Rana also had preexisting business motives for opening offices in places later targeted by Lashkar attacks, including Copenhagen, site of the Jyllands-Posten newspaper, which published allegedly blasphemous cartoons of the Prophet Muhammad in 2005.
     Headley recalled Rana saying that he “always wanted to have an office in Scandinavia,” possibly before any attack on the newspaper came into consideration. Headley convinced Rana to let him scout Copenhagen for business opportunities. Headley’s work was also overseen by Sanders, whose business cards the Lashkar member carried during his time in Mumbai and Denmark.
     Aside from Rana’s business interests, religious distinctions played a key role in the defense’s effort to dissociate him from Lashkar. Rana never changed his Islamic denomination to that followed by Lashkar, which Headley describes as a version of Salafism. Headley noted that Rana not only refused to convert, but throughout Headley’s efforts “was launching counterattacks, as it were.”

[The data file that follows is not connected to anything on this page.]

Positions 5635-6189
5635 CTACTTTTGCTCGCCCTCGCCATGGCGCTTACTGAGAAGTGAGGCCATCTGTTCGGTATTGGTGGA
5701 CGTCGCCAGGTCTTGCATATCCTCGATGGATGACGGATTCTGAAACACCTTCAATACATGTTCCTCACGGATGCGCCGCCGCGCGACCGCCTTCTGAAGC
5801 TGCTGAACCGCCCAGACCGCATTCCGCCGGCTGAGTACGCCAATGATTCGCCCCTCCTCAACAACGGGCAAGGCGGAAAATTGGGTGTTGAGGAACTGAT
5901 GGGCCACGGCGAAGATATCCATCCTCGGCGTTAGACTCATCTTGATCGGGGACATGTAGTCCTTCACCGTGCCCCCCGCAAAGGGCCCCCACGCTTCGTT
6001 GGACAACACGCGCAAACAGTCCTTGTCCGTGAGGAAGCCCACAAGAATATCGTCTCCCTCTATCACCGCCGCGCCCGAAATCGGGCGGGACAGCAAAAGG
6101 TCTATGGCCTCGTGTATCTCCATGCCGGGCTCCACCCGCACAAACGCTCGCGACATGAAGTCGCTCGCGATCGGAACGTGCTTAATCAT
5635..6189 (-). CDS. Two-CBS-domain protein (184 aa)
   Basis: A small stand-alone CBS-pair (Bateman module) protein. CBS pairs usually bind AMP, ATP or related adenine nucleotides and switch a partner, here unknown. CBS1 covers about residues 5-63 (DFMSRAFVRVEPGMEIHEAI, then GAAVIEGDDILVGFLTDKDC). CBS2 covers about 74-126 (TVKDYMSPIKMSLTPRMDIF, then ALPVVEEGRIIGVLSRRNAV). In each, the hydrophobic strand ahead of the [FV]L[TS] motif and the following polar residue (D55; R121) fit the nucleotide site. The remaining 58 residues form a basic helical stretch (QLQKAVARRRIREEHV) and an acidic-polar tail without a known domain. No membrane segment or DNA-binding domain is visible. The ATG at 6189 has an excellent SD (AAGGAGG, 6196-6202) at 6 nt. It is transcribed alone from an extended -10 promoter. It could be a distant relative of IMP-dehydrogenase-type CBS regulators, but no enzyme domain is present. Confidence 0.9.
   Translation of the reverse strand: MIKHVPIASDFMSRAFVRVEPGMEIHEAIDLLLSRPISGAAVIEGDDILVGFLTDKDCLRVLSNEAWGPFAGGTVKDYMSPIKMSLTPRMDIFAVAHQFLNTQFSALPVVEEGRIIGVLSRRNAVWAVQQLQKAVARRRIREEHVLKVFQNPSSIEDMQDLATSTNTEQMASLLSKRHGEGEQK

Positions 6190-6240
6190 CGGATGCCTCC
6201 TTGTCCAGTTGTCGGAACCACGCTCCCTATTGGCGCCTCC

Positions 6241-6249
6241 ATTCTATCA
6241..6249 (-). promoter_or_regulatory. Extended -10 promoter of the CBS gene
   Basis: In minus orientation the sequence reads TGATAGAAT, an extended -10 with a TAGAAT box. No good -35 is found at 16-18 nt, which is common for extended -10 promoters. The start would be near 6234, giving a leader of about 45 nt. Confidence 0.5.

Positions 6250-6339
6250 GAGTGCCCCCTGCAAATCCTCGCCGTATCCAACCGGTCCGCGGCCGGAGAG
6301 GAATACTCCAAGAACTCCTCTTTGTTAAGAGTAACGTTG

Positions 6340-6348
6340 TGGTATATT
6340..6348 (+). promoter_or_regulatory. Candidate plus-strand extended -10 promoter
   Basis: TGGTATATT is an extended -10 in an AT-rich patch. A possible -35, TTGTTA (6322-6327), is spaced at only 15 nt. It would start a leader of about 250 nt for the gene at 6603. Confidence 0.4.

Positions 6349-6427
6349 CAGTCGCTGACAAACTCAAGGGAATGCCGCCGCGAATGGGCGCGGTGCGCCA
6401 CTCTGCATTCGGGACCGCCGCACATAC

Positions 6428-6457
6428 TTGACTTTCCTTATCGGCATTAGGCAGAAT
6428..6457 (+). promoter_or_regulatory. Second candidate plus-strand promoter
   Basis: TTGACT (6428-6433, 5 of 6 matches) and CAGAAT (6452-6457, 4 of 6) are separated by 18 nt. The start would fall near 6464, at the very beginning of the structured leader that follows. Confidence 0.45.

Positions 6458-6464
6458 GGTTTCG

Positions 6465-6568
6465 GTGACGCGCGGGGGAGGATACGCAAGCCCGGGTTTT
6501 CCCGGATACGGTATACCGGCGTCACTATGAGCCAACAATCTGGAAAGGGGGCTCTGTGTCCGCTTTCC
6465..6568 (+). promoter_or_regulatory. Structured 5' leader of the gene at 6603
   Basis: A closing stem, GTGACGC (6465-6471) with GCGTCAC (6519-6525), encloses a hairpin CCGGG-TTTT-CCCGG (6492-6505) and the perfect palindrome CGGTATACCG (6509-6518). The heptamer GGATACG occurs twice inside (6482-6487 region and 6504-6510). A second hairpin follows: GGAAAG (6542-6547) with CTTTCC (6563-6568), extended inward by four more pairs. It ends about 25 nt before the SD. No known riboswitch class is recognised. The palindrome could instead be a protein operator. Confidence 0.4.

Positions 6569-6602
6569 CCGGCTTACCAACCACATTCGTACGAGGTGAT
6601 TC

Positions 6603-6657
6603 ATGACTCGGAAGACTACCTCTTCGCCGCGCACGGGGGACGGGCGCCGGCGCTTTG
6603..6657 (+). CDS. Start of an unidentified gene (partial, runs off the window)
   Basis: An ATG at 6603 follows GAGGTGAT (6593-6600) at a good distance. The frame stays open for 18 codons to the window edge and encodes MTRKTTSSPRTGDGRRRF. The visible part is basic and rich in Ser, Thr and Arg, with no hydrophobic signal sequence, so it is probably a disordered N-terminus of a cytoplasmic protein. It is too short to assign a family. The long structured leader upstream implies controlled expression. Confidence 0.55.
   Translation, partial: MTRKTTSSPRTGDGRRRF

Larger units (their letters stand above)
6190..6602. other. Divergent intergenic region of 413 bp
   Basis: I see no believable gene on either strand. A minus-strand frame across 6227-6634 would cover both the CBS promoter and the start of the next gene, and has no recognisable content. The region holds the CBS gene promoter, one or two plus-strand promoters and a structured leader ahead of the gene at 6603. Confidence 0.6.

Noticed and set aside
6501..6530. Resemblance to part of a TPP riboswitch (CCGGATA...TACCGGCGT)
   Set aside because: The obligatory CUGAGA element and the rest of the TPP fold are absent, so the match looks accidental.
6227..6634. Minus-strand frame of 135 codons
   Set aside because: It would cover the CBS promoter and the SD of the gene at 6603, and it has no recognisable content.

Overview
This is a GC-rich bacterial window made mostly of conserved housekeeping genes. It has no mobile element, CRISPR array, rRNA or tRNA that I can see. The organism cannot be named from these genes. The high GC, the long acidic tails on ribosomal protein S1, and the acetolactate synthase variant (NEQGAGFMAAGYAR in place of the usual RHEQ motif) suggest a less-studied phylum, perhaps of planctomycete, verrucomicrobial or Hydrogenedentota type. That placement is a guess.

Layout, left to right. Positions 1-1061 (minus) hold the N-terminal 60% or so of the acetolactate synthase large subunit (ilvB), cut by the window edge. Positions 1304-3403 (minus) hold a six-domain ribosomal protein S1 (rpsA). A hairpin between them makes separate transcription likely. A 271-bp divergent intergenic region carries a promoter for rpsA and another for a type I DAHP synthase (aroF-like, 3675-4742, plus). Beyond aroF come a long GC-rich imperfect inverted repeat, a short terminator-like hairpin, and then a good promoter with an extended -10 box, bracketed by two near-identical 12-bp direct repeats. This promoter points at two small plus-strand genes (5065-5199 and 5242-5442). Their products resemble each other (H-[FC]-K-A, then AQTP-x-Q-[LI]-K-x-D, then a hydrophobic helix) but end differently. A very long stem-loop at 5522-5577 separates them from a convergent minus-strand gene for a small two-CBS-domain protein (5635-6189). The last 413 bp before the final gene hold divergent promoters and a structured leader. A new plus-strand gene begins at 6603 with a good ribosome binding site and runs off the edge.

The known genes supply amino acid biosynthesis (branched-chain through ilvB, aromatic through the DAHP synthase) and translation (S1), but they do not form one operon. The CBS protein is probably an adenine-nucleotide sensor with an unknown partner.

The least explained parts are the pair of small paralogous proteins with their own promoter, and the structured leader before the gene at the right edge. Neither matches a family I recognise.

Headley admitted that he could not outwit Rana in theological debates. When the Lashkar member appealed to Old Testament stories of Abraham’s purging of idolaters as a justification for current violent jihads, Rana rebuffed him: “You have to follow the rules of the most recent prophet [Muhammad].” For Deobandi Muslims, this means taking literally the Quranic commands to never wage jihad without state approval, and to never target women and children.
     Prosecutors had made much of Rana’s alleged statement to Headley that Indians “deserved” the Mumbai attack, uttered while the pair drove out to Rana’s farm in rural Illinois. But Rana’s team pointed out Thursday that Headley appears to be lying to Rana in many passages from transcripts and audio. Headley claims that he was only speaking in code, which he cannot completely confirm that Rana understood.